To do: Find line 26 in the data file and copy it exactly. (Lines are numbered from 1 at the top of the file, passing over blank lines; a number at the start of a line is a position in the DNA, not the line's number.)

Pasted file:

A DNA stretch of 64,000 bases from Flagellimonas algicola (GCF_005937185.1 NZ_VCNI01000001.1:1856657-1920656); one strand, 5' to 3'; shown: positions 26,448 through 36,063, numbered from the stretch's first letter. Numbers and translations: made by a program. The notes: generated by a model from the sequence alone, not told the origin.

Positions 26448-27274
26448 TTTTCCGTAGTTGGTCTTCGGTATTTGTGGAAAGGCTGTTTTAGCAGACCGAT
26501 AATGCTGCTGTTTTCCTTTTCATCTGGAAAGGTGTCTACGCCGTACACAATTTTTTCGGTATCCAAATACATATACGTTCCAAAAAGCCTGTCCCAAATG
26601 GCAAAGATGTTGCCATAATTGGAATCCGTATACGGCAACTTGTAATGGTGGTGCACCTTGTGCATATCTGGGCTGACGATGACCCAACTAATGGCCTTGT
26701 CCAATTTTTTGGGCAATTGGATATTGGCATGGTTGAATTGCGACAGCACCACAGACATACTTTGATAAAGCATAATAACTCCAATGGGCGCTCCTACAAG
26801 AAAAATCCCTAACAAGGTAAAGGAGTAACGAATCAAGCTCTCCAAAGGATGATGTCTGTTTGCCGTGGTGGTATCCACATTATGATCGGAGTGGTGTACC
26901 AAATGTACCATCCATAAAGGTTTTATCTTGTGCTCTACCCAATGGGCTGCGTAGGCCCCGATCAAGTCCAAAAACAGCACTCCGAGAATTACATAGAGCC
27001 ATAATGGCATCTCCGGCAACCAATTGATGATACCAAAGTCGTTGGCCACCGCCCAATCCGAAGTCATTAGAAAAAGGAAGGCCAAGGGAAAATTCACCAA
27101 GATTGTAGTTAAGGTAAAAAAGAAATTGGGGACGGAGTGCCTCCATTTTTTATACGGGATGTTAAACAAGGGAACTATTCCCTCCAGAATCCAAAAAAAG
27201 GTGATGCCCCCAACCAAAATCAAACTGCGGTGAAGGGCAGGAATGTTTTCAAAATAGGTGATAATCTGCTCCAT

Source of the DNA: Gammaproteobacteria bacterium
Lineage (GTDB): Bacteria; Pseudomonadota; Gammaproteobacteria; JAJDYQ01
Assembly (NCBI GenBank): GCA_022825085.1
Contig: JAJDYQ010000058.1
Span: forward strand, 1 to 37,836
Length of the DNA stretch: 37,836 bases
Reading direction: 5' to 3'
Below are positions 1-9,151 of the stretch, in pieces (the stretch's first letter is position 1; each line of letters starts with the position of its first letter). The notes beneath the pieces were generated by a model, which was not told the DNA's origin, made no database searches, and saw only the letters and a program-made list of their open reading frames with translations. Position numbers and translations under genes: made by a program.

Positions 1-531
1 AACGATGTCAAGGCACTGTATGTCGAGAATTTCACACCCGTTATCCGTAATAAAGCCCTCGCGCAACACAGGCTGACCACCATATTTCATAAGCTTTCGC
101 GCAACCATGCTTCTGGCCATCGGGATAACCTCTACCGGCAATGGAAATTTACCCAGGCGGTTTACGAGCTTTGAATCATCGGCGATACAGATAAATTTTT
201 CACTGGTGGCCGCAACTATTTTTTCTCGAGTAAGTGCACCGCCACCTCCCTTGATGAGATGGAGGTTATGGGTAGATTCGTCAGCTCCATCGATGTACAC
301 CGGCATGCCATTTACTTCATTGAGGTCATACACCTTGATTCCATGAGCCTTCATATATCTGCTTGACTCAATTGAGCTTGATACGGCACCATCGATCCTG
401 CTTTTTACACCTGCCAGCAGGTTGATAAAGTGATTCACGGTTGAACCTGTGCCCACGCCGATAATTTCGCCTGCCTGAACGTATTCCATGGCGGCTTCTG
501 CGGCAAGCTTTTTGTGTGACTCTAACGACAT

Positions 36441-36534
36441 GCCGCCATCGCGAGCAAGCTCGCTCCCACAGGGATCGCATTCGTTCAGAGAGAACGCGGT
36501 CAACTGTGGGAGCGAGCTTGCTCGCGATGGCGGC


501 CGGCAAGCTTTTTGTGTGACTCTAACGACAT